This blog provides an informal forum for terrestrial invertebrate watchers to post recent sightings of interesting observations in the southern Vancouver Island region. Please send your sightings by email to Jeremy Tatum ( Be sure to include your name, phone number, the species name (common or scientific) of the invertebrate you saw, location, date, and number of individuals. If you have a photograph you are willing to share, please send it along. Click on the title above for an index of past sightings.The index is updated most days.

2024 April 7 morning

2024 April 7 morning

Aziza Cooper writes:  On April 6, I saw two Sara Orangetips on the west slope of Mount Douglas, where Glendenning Trail enters the oaks.  On April 5, there was one Mourning Cloak at Red Barn/Tod Creek Flats.


Solar Eclipse
Jeremy Tatum  (retired astronomer)

 There will be a small partial eclipse of the Sun tomorrow, starting at 10:41 am PDT,  maximum at 11:29 am, ending at 12:19 pm.  It will be much smaller than the partial eclipse that we saw last October, but still worth watching.

­How to watch it safely:  It is very dangerous to attempt to look directly at the Sun, with or without sunglasses.  Even expensive polarizing sunglasses, for which you paid hundreds of dollars, are not remotely suitable for protecting your eyes.  The best way (in my opinion the only way) to watch a partial eclipse safely is to do so under the direct supervision of an experienced astronomer.  We are very fortunate here in Victoria, that you can go either to UVic or to the DAO (Dominion Astrophysical Observatory), where there will be lots of astronomers showing the eclipse safely, and I strongly advise people to go to one of these places.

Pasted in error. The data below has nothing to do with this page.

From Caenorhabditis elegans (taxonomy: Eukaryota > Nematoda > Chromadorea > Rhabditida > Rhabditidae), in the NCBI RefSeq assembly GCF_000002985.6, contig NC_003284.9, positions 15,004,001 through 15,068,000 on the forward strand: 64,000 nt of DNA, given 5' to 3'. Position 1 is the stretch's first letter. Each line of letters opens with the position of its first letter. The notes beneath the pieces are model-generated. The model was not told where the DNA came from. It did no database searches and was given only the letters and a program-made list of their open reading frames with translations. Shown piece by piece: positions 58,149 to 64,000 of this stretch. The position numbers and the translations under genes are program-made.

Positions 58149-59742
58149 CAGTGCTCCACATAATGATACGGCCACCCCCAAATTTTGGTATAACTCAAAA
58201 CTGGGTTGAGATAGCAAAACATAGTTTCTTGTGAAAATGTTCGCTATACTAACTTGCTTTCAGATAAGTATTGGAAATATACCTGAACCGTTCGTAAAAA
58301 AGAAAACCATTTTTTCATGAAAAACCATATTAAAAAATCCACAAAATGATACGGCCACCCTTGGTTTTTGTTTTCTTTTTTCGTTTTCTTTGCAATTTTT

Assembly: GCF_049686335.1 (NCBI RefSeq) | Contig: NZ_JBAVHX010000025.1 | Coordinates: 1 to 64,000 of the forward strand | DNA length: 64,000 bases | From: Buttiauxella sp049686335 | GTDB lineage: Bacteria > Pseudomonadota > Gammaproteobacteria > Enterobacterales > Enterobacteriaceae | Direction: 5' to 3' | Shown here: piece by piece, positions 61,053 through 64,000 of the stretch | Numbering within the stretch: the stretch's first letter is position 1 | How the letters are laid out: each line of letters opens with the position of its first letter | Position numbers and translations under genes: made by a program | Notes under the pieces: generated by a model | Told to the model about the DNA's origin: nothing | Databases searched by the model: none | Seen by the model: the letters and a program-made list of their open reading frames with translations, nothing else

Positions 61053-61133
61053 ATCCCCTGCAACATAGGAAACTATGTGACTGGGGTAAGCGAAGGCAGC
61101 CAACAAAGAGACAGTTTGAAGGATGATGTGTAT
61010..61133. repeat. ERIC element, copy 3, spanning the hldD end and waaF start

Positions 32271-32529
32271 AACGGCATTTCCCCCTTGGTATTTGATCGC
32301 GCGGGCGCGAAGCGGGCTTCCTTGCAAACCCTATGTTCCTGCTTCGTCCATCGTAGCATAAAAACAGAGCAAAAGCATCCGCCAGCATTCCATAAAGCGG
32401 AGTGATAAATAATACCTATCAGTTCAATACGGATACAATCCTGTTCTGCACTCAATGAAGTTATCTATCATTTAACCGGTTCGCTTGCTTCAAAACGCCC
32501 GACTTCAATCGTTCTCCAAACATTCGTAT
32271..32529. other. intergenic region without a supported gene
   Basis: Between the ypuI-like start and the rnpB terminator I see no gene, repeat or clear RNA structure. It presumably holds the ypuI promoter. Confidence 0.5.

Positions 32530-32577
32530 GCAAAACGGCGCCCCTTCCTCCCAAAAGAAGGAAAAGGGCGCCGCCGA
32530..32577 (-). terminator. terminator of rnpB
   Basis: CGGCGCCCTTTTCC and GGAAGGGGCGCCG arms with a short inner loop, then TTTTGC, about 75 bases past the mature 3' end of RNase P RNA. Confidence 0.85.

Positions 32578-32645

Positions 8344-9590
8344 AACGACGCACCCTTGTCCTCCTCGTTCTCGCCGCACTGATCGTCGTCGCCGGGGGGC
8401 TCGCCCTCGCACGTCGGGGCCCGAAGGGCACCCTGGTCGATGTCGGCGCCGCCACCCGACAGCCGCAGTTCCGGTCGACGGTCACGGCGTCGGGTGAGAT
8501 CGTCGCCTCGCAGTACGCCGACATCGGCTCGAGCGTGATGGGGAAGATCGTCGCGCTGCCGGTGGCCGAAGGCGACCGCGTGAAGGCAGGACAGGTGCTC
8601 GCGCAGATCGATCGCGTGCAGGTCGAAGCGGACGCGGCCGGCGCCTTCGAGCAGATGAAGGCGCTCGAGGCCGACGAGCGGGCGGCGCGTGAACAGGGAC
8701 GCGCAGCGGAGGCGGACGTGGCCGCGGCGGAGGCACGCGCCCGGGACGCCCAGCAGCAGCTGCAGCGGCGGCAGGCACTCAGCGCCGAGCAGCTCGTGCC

Sorry – I’m not available myself, since I will be visiting at a care home at the time, where I shall be showing the eclipse to residents and staff.

One interesting observation that you can make is to look at the dappled shadow of a leafy broad-leafed tree.  There, you will see hundreds of pinhole images of the partially-eclipsed Sun.